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Economic analyses of differences in composition of seemingly identical branded food products in the Single Market

Pavel Ciaian, Federica Di Marcantonio (), Liesbeth Colen, Kjersti Nes (), Jesús Barreiro-Hurlé, François Dessart, Luisa Menapace, Carlo Russo (), Annarita Colamatteo (), Negin Fathinejad (), Maria Anna Pagnanelli (), Marcello Sansone (), Edward Kyei Twum () and George Chryssochoidis
Additional contact information
Federica Di Marcantonio: European Commission - JRC,
Kjersti Nes: European Commission - JRC,
Carlo Russo: University of Cassino and Lazio Meridionale
Annarita Colamatteo: University of Cassino and Lazio Meridionale
Negin Fathinejad: University of Cassino and Lazio Meridionale
Maria Anna Pagnanelli: University of Cassino and Lazio Meridionale
Marcello Sansone: University of Cassino and Lazio Meridionale
Edward Kyei Twum: University of Cassino and Lazio Meridionale

No JRC120297, JRC Research Reports from Joint Research Centre (Seville site)

Abstract: Differences in composition of seemingly identical, branded food products (DC-SIP) occur when a good is marketed in one country as being identical (labelling, and appearance on packaging) to goods marketed in other countries, while that good has significantly different composition. The DC-SIP issue was brought to policymakers’ attention in 2017 by tests conducted in several Eastern EU Member States, which showed that some brand owners sell products across the EU Single Market, which are of different composition, despite having the same or similar packaging. The European Parliament and the European Council stressed the importance of tackling the issue of dual quality products, and requested that the European Commission investigate these practices, and find a solution at the European level. As a response to this request, the European Commission’s Joint Research Centre (JRC), in collaboration with experts from Member States’ competent authorities and stakeholders in the food chain, developed and applied a harmonised methodology in 2018/2019, with the objective of bringing further evidence on whether the composition of various branded food products differed across Member States. In April 2018, the European Commission tabled a proposal for the amendment of the Unfair Commercial Practices Directive 2005/29/EC, aimed at introducing more specific rules on the DC-SIP issue. The European Parliament and the Council adopted these amendments on 27 November 2019. At the request of the European Parliament, the JRC carried out an economic analysis of DC-SIP in collaboration with DG GROW, to develop a better understanding of the drivers, and of the impact of this phenomenon. This report summarises the main finding of this pilot project. The specific objectives of this project were to: (1) Explain the rationale for brand owners to offer different versions of identically or similarly branded food products in different markets; (2) Analyse the impact of DC-SIP on consumers’ choices and welfare and (3) Identify the main determinants of the occurrence of DC-SIP across Member States.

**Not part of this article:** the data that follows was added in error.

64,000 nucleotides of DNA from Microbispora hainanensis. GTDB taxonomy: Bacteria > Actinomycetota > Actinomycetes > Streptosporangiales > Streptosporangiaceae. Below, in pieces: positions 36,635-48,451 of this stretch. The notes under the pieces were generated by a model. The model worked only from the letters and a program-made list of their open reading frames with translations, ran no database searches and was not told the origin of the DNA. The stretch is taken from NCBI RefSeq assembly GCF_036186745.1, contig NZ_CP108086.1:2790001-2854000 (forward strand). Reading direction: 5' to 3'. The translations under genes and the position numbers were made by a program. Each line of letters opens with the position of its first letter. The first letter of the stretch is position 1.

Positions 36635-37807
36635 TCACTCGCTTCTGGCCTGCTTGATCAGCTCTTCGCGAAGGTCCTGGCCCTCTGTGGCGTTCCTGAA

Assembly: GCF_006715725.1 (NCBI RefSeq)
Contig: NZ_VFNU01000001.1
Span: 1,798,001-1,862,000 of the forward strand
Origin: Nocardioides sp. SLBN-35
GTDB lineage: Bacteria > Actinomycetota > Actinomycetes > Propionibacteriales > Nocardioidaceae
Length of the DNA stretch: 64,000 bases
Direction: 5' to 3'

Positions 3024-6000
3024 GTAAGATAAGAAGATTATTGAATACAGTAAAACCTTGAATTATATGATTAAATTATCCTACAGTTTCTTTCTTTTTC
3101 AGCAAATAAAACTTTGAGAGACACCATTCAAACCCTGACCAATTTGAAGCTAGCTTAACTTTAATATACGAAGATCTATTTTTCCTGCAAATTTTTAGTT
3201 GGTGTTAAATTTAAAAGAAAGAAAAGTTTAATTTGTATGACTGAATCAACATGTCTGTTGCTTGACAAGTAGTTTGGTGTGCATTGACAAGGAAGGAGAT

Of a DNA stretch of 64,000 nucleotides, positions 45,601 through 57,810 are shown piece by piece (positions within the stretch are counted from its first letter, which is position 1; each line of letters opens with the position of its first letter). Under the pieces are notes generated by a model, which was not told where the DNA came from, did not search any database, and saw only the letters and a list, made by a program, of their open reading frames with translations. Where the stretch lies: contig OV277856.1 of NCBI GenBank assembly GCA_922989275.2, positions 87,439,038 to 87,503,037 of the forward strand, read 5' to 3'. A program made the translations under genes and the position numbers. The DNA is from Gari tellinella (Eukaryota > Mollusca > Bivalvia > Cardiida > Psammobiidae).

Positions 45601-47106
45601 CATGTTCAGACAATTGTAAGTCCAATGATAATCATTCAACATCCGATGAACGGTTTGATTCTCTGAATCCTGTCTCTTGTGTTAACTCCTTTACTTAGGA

Keywords: dual food quality; food chain; branded food products; differences in composition; consumers; EU (search for similar items in EconPapers)
JEL-codes: D12 D91 L11 L15 L66 (search for similar items in EconPapers)
Pages: 37 pages
Date: 2020-05
New Economics Papers: this item is included in nep-agr and nep-ore
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